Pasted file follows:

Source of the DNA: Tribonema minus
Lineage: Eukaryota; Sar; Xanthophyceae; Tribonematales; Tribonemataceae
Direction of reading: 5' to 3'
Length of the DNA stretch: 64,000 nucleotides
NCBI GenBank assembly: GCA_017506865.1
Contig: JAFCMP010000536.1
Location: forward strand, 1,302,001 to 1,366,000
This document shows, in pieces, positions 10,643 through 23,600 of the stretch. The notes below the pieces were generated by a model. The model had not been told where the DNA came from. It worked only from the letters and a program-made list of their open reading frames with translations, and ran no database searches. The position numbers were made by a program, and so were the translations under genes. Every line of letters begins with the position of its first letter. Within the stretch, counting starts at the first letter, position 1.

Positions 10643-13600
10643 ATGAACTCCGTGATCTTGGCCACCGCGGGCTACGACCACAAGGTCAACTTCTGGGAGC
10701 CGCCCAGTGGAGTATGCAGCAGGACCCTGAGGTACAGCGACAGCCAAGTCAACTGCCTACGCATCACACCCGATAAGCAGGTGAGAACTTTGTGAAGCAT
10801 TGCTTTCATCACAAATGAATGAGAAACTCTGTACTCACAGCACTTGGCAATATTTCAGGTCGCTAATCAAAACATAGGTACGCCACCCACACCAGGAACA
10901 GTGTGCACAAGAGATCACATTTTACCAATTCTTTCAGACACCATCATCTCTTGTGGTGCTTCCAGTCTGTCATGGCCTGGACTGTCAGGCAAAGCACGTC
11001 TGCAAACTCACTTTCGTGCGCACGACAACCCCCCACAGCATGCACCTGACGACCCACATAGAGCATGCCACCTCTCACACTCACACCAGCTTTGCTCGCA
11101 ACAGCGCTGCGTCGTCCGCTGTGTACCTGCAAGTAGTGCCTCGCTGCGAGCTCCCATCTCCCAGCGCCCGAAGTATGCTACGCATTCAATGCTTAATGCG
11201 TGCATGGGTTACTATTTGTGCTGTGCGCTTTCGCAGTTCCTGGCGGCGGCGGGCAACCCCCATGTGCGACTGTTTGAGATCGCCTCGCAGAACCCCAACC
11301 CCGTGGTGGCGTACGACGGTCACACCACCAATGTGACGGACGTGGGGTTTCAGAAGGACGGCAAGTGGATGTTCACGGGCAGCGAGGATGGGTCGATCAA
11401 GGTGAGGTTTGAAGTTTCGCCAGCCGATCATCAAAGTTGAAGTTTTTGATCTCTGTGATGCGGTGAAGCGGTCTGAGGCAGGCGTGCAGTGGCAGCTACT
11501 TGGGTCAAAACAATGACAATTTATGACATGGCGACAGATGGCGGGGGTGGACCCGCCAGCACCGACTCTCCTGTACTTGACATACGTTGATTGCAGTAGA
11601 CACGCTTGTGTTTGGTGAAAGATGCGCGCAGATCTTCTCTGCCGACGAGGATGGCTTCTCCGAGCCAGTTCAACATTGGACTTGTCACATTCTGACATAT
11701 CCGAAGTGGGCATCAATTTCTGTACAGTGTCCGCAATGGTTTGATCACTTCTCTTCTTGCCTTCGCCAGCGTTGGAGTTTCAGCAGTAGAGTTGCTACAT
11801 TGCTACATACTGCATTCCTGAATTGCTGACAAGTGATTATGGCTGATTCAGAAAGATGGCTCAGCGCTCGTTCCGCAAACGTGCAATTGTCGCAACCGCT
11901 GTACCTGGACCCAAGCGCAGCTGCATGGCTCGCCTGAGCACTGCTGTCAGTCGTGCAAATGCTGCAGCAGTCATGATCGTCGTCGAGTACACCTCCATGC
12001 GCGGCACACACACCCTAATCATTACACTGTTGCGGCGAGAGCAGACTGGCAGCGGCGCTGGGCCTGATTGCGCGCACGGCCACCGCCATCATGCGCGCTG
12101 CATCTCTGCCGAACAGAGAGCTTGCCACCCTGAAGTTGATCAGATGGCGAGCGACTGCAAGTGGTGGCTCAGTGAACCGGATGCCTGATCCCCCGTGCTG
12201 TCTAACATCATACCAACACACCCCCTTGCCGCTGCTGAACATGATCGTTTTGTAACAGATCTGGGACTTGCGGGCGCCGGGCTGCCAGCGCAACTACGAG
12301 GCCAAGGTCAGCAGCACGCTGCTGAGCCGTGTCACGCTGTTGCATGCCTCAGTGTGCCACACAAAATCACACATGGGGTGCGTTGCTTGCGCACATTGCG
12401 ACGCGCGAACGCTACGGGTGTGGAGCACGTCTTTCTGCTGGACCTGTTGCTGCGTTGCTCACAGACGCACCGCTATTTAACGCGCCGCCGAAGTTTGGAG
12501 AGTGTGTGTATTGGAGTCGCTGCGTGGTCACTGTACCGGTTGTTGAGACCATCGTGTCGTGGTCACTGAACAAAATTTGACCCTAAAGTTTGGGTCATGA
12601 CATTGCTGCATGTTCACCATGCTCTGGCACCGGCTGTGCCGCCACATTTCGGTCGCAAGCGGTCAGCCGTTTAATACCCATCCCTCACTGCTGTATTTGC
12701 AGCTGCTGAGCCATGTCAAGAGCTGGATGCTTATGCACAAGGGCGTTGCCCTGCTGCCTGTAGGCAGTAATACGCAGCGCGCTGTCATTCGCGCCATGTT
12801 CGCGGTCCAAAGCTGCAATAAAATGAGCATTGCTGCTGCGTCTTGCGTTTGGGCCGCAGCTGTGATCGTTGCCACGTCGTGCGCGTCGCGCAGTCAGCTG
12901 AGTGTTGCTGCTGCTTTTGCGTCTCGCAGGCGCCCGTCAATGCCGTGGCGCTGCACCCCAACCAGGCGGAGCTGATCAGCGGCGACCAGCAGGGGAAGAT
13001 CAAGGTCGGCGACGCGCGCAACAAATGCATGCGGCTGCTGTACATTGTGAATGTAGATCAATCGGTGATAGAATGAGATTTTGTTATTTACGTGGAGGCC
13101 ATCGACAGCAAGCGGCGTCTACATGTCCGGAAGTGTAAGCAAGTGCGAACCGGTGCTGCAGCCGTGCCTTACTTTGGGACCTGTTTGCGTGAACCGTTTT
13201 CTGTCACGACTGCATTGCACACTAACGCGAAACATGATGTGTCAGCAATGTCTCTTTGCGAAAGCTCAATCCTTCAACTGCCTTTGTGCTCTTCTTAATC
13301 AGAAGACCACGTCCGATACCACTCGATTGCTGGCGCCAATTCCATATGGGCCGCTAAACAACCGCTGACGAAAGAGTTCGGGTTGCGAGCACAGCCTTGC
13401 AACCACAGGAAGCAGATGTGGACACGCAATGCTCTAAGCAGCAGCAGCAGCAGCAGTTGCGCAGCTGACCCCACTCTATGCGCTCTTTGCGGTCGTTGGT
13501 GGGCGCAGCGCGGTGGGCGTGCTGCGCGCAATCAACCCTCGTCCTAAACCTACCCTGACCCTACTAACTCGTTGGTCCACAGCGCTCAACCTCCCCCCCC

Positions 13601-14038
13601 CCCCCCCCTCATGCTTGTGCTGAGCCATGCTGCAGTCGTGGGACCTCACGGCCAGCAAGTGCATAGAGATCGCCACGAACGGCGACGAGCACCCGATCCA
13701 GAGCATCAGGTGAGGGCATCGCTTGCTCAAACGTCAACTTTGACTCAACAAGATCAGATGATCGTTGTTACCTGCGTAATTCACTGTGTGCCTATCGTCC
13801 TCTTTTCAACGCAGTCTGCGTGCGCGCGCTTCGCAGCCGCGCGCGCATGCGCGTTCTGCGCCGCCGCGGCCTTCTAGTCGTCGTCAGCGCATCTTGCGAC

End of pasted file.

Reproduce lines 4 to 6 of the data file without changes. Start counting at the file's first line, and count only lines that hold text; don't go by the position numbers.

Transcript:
Length of the DNA stretch: 64,000 nucleotides
NCBI GenBank assembly: GCA_017506865.1
Contig: JAFCMP010000536.1